Looking to capture still images from your favorite video files? Maybe you'd like to capture some clips from the last family gathering to share out on your online photo album.
Whether you want to pull frames from your favorite programs to use as your new backdrop, or create slides from a video for this year's science fair, VideoReDo's got you covered. This excellent video editing software package gives you the tools to quickly and easily manipulate individual frames from your video collection and helps you create cool projects.
Do you have a copy of VideoReDo? If not, you'll need one. You can download the free trial or purchase it for $49.99. VideoReDo supports common video file types like MPEG, but it can also read and edit many DVR video files like TivoToGo ".tivo" files and Windows Media Center DVR-MS files.
Once you've downloaded and installed the software, launch VideoReDo on your PC. Click the "Open Video" button and choose the video file that you want to edit. Your selected video will open in the main editing window and will begin playing. You'll notice a bar line below the video playing in your editing window. This is your time line; you can move forward and back within the video by moving along the bar.
Capture & Edit Frames
Navigate to the video frame you wish to capture. You can drag the slider on the timeline to jump through the video. Once you're close to the part of the video you care about, use the and buttons to advance individual frames until you're on the frame you wish to capture.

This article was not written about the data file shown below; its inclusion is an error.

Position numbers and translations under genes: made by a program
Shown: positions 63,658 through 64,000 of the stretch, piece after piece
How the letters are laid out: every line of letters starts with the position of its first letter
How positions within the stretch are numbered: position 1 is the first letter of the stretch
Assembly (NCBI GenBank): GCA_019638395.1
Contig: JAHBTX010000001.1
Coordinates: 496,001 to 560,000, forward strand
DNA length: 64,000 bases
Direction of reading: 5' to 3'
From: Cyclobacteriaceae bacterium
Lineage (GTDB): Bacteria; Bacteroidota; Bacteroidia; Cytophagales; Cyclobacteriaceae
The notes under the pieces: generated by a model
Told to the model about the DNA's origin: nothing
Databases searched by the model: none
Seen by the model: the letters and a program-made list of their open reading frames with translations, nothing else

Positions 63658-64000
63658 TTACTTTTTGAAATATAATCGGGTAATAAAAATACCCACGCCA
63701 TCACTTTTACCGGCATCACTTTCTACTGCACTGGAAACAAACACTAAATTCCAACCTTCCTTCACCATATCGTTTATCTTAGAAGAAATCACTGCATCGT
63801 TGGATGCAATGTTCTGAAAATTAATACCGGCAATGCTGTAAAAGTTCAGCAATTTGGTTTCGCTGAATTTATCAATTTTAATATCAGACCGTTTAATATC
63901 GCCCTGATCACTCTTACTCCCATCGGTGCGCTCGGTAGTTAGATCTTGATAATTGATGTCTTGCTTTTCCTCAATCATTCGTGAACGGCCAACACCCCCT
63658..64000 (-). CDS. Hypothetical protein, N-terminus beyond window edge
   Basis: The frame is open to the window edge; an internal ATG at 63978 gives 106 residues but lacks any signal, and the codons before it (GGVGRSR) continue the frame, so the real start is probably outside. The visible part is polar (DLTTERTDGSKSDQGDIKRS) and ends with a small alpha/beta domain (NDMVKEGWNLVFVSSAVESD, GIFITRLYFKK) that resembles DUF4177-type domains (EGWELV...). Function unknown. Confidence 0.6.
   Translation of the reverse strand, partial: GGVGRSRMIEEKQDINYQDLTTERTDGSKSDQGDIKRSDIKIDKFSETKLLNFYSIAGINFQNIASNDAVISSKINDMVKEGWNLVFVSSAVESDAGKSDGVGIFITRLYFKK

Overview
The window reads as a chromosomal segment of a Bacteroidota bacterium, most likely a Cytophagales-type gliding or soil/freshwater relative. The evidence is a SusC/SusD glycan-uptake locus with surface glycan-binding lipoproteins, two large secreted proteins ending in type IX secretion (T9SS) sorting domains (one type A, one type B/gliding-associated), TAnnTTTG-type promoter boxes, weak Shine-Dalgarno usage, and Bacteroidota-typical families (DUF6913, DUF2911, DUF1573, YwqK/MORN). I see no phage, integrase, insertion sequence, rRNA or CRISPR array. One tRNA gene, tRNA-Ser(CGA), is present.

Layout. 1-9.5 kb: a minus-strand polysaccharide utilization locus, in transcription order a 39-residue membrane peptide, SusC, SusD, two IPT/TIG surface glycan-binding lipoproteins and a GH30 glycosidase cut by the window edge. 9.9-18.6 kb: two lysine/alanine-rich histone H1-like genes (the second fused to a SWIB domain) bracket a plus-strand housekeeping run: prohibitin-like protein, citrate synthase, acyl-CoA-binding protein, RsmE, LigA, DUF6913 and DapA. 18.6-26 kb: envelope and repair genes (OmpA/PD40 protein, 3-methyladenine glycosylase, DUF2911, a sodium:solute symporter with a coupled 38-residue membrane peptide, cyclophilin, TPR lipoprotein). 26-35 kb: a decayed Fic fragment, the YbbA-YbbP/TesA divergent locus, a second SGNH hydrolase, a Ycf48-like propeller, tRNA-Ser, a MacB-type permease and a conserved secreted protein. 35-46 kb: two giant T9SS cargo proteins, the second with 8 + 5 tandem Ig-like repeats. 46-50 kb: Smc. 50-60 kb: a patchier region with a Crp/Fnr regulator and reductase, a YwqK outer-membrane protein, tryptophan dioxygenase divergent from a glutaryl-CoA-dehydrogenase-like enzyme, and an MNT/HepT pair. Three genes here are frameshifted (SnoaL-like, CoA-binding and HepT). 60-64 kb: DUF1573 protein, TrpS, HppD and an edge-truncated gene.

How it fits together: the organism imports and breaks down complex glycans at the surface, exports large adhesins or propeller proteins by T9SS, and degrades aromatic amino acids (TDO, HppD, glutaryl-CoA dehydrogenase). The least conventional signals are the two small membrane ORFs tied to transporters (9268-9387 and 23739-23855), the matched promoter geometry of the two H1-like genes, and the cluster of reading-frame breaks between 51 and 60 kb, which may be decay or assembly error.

Click on the "Edit" menu and select "Capture Frame." Hitting "Ctrl+C" also brings up the capture window.
The capture dialogue gives you two options:
- to copy the video frame to the clipboard
- to output as a bitmap file
Frames copied to the clipboard can be pasted into documents or an image editor of your choice. If you elect to save your file as a bitmap, you'll need to assign an unique name and location to the file.
For either output option (clipboard or bitmap) you can generate the full-sized frame or scale it down to half, quarter, or one-eighth of the original file size.
Hit "OK," and you're done. The frame is now a digital still, either on your clipboard or as a bitmap on your hard drive.